Sun Media set to sell Ontario Farmer

Long-running weekly ag journal Ontario Farmer is among the titles on the block in Sun Media’s planned sell-off of its English-language Canadian newspapers.

Sun Media, Canada’s biggest newspaper publisher and an arm of Montreal media and telecom giant Quebecor, announced Monday it plans to sell all 175 of its English-language daily and weekly newspapers and specialty titles to Toronto-based Postmedia for about $316 million.

Ontario Farmer, billed as the province’s only weekly farm publication, has operated since 1968 and today has a circulation of about 28,000 copies. Sun Media has operated the paper since 1988, when it took control of the Bowes Publishers chain.

London-based Ontario Farmer’s assets also include specialty farm periodicals such as Ontario Dairy Farmer, Ontario Hog Farmer, Ontario Beef Farmer, Western Dairy Farmer and Corn/Soy/Wheat Handbook.

Other Sun Media assets in the proposed Postmedia deal are mainly in Ontario, but also include 38 daily and weekly papers in Alberta, nine weeklies and a daily in Manitoba plus the Winkler, Man.-based Prairie Farmer, three community weekly titles in northeastern Saskatchewan and the free daily 24 Hours in Vancouver.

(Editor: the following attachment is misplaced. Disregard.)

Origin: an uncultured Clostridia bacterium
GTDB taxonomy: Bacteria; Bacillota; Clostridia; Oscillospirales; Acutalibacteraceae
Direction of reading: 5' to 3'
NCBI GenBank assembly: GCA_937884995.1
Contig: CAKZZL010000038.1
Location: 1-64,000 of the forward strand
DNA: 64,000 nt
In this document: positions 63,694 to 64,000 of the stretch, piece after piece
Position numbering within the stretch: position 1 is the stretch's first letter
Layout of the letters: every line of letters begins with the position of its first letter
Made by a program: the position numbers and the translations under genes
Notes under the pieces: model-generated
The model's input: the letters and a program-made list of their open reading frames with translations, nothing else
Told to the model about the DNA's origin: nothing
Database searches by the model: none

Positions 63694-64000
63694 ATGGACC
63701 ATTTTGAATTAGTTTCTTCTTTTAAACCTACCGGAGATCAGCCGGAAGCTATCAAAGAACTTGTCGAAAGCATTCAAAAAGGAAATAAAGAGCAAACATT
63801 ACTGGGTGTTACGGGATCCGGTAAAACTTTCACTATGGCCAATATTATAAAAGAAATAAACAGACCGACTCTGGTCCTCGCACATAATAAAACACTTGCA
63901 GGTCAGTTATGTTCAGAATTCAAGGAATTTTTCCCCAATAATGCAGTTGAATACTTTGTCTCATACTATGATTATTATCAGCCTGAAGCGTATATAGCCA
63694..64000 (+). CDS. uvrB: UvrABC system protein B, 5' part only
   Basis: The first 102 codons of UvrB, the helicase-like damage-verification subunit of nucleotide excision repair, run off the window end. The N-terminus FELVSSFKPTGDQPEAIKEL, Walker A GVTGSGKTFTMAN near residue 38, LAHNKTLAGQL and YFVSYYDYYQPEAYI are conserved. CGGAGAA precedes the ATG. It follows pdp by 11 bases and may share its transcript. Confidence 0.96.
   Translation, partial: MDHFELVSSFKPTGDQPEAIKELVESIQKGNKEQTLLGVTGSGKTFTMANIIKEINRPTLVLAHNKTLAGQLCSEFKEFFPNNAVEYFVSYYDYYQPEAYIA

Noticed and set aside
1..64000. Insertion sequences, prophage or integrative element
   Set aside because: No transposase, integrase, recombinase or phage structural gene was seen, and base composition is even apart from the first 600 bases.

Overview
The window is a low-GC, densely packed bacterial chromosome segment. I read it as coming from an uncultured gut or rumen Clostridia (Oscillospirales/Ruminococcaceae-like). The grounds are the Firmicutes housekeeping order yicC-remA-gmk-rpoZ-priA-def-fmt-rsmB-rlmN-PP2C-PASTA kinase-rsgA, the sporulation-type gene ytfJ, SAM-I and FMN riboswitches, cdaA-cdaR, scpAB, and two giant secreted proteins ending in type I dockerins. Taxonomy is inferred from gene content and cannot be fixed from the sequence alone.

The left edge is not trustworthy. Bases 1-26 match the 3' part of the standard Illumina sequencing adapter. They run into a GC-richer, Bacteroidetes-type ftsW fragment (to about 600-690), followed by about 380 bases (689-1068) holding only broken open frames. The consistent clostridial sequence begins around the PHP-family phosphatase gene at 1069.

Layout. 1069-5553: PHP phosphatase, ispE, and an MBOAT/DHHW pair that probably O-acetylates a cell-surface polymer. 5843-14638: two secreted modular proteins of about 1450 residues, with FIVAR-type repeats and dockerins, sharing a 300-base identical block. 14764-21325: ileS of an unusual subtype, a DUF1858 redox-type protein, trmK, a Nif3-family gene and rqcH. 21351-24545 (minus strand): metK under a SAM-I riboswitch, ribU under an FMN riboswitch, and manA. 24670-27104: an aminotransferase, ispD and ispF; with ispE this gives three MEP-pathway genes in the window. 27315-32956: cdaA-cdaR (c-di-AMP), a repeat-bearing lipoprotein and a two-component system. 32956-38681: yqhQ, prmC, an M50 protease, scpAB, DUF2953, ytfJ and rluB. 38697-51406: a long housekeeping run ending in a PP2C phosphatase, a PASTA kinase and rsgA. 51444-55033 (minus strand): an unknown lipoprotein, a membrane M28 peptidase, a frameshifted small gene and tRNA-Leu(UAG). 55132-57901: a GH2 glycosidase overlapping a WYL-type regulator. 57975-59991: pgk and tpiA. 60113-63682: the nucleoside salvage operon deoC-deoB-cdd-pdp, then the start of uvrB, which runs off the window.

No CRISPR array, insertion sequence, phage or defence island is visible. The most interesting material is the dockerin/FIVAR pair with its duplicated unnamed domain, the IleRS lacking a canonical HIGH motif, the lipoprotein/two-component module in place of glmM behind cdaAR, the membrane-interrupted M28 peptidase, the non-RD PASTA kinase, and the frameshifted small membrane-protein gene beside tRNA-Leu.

“This acquisition brings together an impressive stable of brands that collectively create a stronger Canadian media platform that is better positioned to compete against foreign-based digital offerings and offers a greater range of choices to our readers,” Postmedia CEO Paul Godfrey said Monday in a release.

Postmedia, which owns the National Post and nine major English-language Canadian dailies, plans to continue to operate the Sun Media major dailies “side by side with our existing properties in markets with multiple brands,” he said.

Postmedia and Sun Media said Monday they “will seek all necessary regulatory approvals” for the sale. Canada’s federal Competition Bureau confirmed Monday the proposed deal will be reviewed.

Media ownership concentration may raise certain “public interest concerns,” John Pecman, the bureau’s commissioner of competition, said in a release.

However, he added, the bureau’s federal mandate is only “to review mergers exclusively to determine whether they are likely to result in a substantial lessening or prevention of competition.” — Network

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